Basics on the Pan Am are as follows: tube complement = two x 6AK5 tubes, two analog inputs, and one 24/96-capable USB input served by a built-in Wolfson DAC. The standard Pan Am comes with a wall-wart-type power supply, but other (better) options are also available. For instance, as shown at RMAF, the Pan Am was part of a three-module stack that included the matching ALO Passport Portable Battery Power Pack ($189) and the optional ALO Gateway portable Power Cleaner ($129). Because the Pan Am is a tube-powered unit, ALO.
ALO also showed the almost-production ready version of its new Studio Six tube-powered desktop headphone amp (approximate price $4900 - $5000), which features three switch selectable inputs and four outputs. As you can imagine, the concept behind the Studio Six is to allow multiple listeners to enjoy high-end headphone sound at once, or to allow effortless back-and-forth comparisons between multiple headphones.
Alpha Design Labs
Alpha Design Labs is the sister company of the Japanese high-end firm Furutech and it is a company focused primarily on products targeted toward personal/desktop audio enthusiasts. Given this mission, ADL used Can-Jam to introduce its new Esprit headphone amp/DAC ($999)—the most ambitious device if its type that ADL has offered to date. Like ADL’s first product, the GT 40 amp/DAC, the Esprit can be used both as a DAC, but also as an Analog-to-Digital converter or digital recording interface. The Esprit sports a low-jitter clock, a 24/192-capable Wolfson WM8716 DAC, an also 24/192-capable Cirrus Logic CS5361 ADC, and a 24/96-capable USB streaming controller. The unit features four inputs (two analog and two digital—one optical, one coax), one stereo analog output, a USB 2.0 I/O port, and of course the obligatory headphone jack.
ADL also previewed its full-size ADL-118 headphone ($299)—the firm’s first-ever transducer. According to ADL, the ADL-118 promises sound that is “balanced in a completely audiophile way,” which we take to mean that the ADL-118 will be geared more for accuracy and neutrality than for spectacular but wrong-sounding euphonic colorations.
The USA-based firm Audeze (loosely pronounced like “odyssey”) is drawing worldwide acclaim for its superb open-back model LCD-2 and LCD-3 planar magnetic headphones. But astute product marketers at Audeze have realized that, good though their current offering are, Audeze ‘phones often get overlooked for studio applications precisely because they are open-back designs (open back ‘phones tend to allow a high degree of “bleed through” of external noise, which is extremely undesirable for studio work). Accordingly, company founder Alexander Rosson and his team have been hard at work to create closed-back versions of the LCD-2 and LCD-3, which were shown as rough-cut, proof-of-concept prototypes at RMAF.
Voicing for the closed back ‘phones struck me as being similar, but not identical, to the open-back version, though the closed-back samples did do an admirable job of blocking out noise. I can’t help but speculate that is more studios used headphones this good we’d all wind up with better sounding recordings. Neither pricing nor release dates for the closed back models was available at RMAF, but a company spokesperson said the intent was for pricing to be similar to the current LCD-2 and LCD-3 models ($995 and $1945, respectively).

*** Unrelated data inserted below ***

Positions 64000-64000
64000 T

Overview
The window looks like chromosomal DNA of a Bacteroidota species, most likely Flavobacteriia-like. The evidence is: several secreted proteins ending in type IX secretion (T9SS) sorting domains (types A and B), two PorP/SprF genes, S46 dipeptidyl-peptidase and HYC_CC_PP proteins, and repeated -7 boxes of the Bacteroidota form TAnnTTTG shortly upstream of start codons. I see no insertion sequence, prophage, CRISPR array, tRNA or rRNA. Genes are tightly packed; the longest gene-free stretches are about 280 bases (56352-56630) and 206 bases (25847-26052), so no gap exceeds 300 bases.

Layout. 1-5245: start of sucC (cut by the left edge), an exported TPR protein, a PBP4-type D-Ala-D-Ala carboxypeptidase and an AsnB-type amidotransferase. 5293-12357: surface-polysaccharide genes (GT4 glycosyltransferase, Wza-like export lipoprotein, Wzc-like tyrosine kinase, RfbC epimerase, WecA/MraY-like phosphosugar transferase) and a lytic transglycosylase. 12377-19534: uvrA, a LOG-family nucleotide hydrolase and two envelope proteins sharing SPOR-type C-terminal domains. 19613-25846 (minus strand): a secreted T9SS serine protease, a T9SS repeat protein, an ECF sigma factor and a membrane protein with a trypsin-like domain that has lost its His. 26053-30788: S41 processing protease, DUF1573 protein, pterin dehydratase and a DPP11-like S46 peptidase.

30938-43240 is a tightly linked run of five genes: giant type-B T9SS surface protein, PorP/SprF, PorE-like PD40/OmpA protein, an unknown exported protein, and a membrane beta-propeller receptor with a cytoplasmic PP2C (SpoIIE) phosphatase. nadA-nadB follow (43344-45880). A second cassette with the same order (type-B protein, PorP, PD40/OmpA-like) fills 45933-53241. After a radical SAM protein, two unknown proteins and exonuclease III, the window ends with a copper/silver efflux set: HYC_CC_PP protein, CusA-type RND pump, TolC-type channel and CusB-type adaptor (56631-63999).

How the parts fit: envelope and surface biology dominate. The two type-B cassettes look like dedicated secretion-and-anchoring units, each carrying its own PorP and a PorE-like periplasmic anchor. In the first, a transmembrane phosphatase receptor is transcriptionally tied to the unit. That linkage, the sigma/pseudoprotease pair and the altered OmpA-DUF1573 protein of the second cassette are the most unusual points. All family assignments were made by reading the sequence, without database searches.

The German firm Beyerdynamic rolled out three new models for Can-Jam, each with a quite different persona. First up was the firm’s new Custom One Pro headphone ($199), which is a closed-back, easy-to-drive (16 Ohm), full-size headphone based on the design of the firm’s popular but more costly DT770 model. Interesting design details include removable signal cables (always a good idea in our book), customizable side panels and trim for a user personalized appearance, and—most importantly—distinctive “Sound Slider” controls on the bottom of each ear cup that give end users a good measure of control over the headphone’s voicing. Accordingly, the marketing slogan for this model is, “Custom Look, Custom Sound.”
For purists on a budget, Beyerdynamic offers the T90 headphone ($649)—the newest model in the firm’s Tesla-series product family. The T90 is relatively easy-to-drive, 250 Ohm, open-back headphone fitted with micro-velour ear cup and headband pads, and sporting Beyerdynamic’s typically overbuilt “Tesla-style” drive units. Many headphone aficionados regard Beyerdynamic’s flagship T1 Tesla very highly, but some would-be T1 owners find the T1’s $1399 price to be prohibitive. The T90 is meant specifically for those seeking the impressive Tesla sound, but at a much more manageable price level.
Last but not least comes Beyerdynamic’s affordable little DTX 501 ($99)—a fold-flat, on-ear travel headphone that is offered in black or white finishes.
Our online sister publication Playback recently reviewed the terrific new Soloist headphone amplifier/stereo preamp ($999) from the Australian firm Burson Audio, concluding that the Soloist offers “refined sound,” plenty of power, “superior versatility, and exceptional build quality.” For RMAF, Burson combined the Soloist with a very high quality, high resolution DAC to create an even more ambitious product: namely, the Conductor headphone amplifier/preamp/DAC ($1850).
Also new from Burson was the Timekeeper Monoblock Power Amp (75 Wpc), priced at $2200/pair. The big news with the Timekeeper is not massive power output (obviously the Timekeepers are not wattage blockbusters by American standards), but rather sound quality, pure and simple.